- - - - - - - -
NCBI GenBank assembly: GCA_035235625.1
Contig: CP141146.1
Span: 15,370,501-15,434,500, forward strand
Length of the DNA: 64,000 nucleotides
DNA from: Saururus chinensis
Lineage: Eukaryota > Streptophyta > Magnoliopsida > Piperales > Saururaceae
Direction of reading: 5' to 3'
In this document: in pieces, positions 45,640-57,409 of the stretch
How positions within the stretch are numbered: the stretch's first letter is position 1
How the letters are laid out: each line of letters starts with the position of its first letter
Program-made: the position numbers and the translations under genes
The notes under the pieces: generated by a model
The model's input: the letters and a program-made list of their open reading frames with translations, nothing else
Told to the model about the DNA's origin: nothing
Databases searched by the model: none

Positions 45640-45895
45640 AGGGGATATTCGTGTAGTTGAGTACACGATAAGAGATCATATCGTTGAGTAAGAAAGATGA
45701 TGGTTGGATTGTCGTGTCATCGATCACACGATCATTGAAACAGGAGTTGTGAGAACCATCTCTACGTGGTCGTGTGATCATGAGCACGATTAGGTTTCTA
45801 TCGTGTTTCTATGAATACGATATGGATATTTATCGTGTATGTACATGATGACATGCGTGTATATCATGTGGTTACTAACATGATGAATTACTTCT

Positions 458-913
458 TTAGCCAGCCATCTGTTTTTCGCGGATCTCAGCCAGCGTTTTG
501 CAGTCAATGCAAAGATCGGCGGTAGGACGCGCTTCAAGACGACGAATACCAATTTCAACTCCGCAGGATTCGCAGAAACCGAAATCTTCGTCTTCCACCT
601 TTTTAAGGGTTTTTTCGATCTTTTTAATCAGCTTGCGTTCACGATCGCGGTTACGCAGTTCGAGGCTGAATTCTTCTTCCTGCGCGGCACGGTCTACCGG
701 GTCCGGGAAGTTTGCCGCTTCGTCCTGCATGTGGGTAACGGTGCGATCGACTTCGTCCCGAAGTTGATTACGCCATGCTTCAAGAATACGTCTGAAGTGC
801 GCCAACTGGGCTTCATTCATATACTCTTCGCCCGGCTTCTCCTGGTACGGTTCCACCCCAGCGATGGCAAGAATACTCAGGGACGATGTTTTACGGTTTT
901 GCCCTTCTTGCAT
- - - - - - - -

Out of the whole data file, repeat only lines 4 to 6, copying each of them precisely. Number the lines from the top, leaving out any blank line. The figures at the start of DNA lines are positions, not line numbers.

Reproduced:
Length of the DNA: 64,000 nucleotides
DNA from: Saururus chinensis
Lineage: Eukaryota > Streptophyta > Magnoliopsida > Piperales > Saururaceae